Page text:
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Last ditch bid to save Bees from disaster

BIRMINGHAM and Solihull Rugby Club last night held a last ditch meeting of club members to save the Bees from closure.

BIRMINGHAM and Solihull Rugby Club last night held a last ditch meeting of club members to save the Bees from closure.

The club owes the taxman £93,000 and is coming to collect it on October 7.

Failure to pay could see the club go into administration and lose its status among the top 24 professional rugby clubs in the country.

However club chairman Brian Marshall said there was room for hope, if they could buy time from the Inland Revenue.

“I’m hoping common sense will prevail and the taxman will realise that it’s better to get all of the money spread over a period of time rather than lose it all in one go,” he said, just hours before the make or break meeting.

The club was dealt a bitter blow when Solihull’s planning committee rejected its scheme to turn the club’s Sharmans Cross Road HQ over to housing, which would have provided the money to pay off its debts as it moved into a ground share with local football club Solihull Moors at Damson Park.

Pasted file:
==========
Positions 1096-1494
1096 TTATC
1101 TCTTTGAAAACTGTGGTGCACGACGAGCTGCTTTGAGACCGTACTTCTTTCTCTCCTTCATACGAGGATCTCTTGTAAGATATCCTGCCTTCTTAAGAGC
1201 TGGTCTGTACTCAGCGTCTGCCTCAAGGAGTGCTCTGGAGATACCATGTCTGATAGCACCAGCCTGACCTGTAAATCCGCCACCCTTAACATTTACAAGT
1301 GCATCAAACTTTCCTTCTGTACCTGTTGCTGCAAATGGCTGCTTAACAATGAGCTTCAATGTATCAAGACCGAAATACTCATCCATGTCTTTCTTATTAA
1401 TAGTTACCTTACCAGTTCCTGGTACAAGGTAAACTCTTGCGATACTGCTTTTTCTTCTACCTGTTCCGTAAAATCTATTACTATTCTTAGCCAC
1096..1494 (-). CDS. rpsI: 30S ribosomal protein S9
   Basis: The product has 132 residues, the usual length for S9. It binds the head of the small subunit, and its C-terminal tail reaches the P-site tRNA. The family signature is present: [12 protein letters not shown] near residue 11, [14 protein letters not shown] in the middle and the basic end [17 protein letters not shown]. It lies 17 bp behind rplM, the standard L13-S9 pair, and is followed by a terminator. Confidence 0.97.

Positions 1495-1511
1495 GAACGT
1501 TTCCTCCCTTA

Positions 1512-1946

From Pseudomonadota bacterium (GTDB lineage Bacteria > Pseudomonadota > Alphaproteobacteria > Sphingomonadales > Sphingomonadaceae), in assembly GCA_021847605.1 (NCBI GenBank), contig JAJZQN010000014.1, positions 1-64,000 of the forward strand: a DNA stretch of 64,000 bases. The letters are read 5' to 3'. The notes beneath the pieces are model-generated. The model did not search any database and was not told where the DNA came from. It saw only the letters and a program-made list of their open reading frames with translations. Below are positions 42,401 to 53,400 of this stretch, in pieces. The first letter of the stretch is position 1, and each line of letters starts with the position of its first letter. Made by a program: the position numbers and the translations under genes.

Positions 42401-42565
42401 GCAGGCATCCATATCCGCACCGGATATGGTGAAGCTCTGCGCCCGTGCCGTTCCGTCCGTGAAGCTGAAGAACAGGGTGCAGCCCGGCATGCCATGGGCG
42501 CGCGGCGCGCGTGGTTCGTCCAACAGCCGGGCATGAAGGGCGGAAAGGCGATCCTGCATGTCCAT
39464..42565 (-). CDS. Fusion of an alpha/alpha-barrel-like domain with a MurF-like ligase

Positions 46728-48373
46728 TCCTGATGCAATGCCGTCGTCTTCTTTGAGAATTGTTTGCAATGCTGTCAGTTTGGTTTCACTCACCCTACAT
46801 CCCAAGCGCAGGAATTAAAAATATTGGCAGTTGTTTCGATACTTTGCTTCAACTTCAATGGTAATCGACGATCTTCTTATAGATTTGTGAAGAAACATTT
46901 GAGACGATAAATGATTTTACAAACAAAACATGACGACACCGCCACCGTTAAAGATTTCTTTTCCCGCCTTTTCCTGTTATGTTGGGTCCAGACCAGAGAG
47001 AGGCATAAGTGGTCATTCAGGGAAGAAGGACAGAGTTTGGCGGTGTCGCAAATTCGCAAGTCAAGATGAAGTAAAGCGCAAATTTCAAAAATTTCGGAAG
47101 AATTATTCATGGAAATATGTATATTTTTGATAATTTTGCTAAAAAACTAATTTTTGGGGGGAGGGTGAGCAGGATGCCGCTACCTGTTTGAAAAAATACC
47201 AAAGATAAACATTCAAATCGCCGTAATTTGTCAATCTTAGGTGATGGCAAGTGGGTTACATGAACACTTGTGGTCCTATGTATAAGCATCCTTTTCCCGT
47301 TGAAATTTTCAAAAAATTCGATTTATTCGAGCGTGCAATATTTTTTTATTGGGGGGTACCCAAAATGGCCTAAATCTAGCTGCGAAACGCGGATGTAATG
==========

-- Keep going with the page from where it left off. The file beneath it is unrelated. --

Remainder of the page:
An appeal has already been launched against that decision - taken due to the lack of social housing in the original plan.

Other options include disposal of the club’s Portway training centre by junction three of the M42 which has been valued in the region of £1.4 million to one of Birmingham’s new universities, and a further appeal to the Rugby Football Union, an overture largely rejected on Tuesday.

“I do not know why Solihull Council chose not to support us when they are need to increase the sporting provision and funding in the borough,” said Mr Marshall.

On the playing side, club coach Russell Earnshaw said he was devastated by news that the Bees have found themselves in this position.

“We will want to fulfil our fixtures because it will probably be the only chance the players have of being paid but there again you might not want to risk injury if you are going to be looking for another club.

“Some people have been looking at the potential of the Portway but the bottom line is that if we do not pay the taxman or we cannott get any movement from him then the club will be in a near impossible position.”

There are also rumours that the RFU has secured a sponsor for the Championship, which is shown on Sky TV. This too could be a source of revenue for the hard pressed clubs.

“We are not alone in all this,” said Brian Marshall, “the RFU is aware that up to a third of the clubs in the Championship are in difficulty but obviously our concern is with Birmingham & Solihull RFC.”

l The Solihull News will publish an update on this story on our website at www.solihullnews.net as soon as developments happen.

 

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